A new study from the University of Wisconsin-Madison offers hope for those suffering from Post Traumatic Stress Disorder (PTSD). Researchers there have demonstrated that a breathing-based meditation practice known as Sudarshan Kriya Yoga can be a useful treatment for PTSD.
According to a 2012 report by RAND Corp, more than 20 percent of veterans returning from the wars in Iraq and Afghanistan have post-traumatic stress disorder. People with PTSD suffer from heightened anxiety, intrusive and unpleasant memories, and personality changes.
By: Freddie Peña
The most common trait of the disorder is hyperarousal. Defined as overreacting to innocuous stimuli, hyperarousal is often described as feeling jumpy, on edge, or easily startled and relentlessly on guard.
Hyperarousal is only one facet of the autonomic nervous system, the complex system that regulates the beating of the heart, breathing and other body functions, as well as controls one’s ability to respond to his or her environment. Scientists think hyperarousal is at the centre of PTSD and the driving force behind some of its symptoms.
The results for traditional treatment interventions for PTSD are mixed. Some individuals are prescribed antidepressants and do well while others do not; others are treated with psychotherapy and still experience residual effects.
Sudarshan Kriya Yoga
Kriyā is a Sanskrit term, derived from the Sanskrit root, kri, meaning “to do”. Kriyā means “action, deed, effort”.
Sudarshan Kriya works on mental,physical and spiritual levels. Scientifically, Sudarshan Kriya improves antioxidant status at the enzyme and the gene level and reduce DNA damage and cell aging. 1
The Sudarshan Kriya Yoga practice is one of controlled breathing which directly affects the autonomic nervous system. Although the practice has proven effective in balancing the autonomic nervous system and reducing symptoms of PTSD in tsunami survivors, it has not been well understood until now.
The research team was focused on Sudarshan Yoga because of its emphasis on manipulating the breath, and how that in turn may have consequences for the autonomic nervous system and specifically, hyperarousal. Thisis the first randomized, controlled, longitudinal study to show that the practice of controlled breathing can benefit people with PTSD.2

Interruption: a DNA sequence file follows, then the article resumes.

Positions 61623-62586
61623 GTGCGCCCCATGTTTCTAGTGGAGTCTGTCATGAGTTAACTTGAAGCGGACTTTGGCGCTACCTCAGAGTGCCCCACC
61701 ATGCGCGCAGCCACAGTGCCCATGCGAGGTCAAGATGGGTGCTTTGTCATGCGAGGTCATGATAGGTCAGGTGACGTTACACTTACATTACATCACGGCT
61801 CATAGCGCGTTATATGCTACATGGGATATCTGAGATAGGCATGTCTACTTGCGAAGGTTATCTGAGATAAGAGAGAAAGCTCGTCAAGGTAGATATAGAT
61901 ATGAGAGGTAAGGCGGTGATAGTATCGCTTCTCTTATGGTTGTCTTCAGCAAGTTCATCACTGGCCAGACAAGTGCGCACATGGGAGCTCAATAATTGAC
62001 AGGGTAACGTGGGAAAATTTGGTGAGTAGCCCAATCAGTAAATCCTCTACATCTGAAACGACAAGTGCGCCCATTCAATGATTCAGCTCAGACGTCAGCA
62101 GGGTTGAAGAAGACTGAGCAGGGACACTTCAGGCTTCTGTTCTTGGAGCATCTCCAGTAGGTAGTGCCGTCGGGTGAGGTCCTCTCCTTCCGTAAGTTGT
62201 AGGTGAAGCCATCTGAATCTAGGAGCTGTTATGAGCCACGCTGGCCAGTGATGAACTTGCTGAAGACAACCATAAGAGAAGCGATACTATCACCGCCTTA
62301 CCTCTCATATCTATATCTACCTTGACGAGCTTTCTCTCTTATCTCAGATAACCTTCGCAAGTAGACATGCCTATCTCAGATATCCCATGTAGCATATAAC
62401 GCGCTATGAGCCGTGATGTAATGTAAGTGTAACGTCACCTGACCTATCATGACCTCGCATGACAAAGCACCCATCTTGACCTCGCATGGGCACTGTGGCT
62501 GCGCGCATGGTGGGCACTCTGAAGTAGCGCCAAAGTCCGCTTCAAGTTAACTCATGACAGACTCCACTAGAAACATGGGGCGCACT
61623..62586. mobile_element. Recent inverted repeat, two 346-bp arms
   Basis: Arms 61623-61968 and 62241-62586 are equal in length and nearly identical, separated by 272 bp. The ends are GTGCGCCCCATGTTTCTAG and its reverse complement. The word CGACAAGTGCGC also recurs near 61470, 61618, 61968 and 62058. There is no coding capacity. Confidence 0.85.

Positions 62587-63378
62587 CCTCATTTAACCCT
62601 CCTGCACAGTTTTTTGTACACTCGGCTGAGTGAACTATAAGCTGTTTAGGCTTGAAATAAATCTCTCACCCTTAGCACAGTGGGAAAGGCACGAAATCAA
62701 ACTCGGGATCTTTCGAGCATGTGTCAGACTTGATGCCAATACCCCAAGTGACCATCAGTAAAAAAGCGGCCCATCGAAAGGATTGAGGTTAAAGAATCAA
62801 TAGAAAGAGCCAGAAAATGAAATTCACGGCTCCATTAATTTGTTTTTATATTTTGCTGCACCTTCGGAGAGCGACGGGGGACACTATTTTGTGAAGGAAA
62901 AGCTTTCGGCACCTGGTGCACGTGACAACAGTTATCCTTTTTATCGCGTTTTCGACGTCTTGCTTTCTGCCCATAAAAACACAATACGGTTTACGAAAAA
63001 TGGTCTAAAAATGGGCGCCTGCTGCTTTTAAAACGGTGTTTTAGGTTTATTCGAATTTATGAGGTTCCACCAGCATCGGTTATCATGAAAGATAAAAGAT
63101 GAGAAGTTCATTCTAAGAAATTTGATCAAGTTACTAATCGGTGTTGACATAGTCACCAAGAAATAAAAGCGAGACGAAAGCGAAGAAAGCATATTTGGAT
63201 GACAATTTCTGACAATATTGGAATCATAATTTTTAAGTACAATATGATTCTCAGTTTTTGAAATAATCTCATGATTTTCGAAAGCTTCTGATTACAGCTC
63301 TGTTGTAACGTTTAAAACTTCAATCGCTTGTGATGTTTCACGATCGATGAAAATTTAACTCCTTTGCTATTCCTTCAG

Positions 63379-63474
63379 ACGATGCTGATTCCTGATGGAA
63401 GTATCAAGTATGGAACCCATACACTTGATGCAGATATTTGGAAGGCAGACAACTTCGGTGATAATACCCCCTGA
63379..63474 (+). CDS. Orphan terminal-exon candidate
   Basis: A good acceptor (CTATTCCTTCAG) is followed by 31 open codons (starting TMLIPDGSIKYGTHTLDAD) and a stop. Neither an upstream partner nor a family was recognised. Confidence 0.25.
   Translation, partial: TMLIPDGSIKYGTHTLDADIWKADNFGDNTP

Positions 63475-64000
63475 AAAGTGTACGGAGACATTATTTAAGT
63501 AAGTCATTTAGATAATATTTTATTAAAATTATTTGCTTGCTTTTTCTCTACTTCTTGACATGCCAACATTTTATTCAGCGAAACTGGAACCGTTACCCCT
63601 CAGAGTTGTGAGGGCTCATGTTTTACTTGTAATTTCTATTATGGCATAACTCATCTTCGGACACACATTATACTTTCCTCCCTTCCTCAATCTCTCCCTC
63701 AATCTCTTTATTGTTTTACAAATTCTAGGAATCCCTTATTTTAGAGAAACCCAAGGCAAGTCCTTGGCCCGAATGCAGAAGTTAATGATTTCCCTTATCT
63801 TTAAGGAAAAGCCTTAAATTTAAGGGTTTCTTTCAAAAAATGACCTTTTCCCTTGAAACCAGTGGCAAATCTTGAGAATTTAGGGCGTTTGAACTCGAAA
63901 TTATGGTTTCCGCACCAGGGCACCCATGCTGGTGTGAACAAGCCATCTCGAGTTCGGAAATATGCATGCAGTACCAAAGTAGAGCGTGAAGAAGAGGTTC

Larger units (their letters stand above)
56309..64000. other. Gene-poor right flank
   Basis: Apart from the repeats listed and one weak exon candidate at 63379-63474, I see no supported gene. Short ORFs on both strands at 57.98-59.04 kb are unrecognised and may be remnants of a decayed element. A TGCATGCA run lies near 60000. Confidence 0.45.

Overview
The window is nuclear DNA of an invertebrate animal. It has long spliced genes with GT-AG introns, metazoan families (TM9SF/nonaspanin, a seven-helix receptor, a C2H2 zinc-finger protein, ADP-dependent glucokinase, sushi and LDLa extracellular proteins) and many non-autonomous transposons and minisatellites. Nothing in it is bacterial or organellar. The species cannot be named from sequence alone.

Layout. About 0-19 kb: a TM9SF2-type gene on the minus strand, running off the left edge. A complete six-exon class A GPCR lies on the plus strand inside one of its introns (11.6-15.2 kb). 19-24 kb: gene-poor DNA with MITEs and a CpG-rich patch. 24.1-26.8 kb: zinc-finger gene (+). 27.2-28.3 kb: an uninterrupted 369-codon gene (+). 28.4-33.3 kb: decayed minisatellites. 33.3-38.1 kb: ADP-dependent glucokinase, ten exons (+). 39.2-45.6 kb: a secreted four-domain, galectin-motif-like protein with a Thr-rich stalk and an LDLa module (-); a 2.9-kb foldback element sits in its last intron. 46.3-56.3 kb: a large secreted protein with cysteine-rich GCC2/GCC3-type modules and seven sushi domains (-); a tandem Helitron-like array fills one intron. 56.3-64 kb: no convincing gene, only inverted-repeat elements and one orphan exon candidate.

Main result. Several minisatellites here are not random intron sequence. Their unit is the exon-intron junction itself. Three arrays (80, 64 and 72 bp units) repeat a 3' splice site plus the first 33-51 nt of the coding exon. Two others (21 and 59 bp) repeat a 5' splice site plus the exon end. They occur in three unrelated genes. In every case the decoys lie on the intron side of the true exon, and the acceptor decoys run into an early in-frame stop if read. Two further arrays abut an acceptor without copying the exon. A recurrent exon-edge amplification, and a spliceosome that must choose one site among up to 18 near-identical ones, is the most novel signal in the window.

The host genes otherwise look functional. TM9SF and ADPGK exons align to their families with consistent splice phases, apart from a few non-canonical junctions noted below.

“This was a preliminary attempt to begin to gather some information on whether this practice of yogic breathing actually reduces symptoms of PTSD,” says study author Richard J. Davidson. “Secondly, we wanted to find out whether the reduction in symptoms was associated with biological measures that may be important in hyperarousal.”
Tests included measuring eye-blink startle magnitude and respiration rates in response to stimuli such as a noise burst in the laboratory.
Respiration, of course, is one of the functions controlled by the autonomic nervous system. The eye-blink startle rate is an involuntary response that can be used to measure one component of hyperarousal.
These two measurements reflect aspects of mental health because they affect how an individual regulates emotion.
The study involved 21 soldiers: an active group of 11 and a control group of 10. Those who received the one-week training in yogic breathing showed lower anxiety, reduced respiration rates and fewer PTSD symptoms.
“A clinician could use a ‘tool box’ of psychological assessments to determine the cognitive and emotional style of the patient, and thereby determine a treatment that would be most effective for that individual,” Davidson says. “Right now, a large fraction of individuals who are given any one type of therapy are not improving on that therapy. The only way we can improve that is if we determine which kinds of people will benefit most from different types of treatments.”
Davidson would like to further the research by including more participants, with the end goal of enabling physicians to prescribe treatment based on the cognitive and emotional style of the individual patient.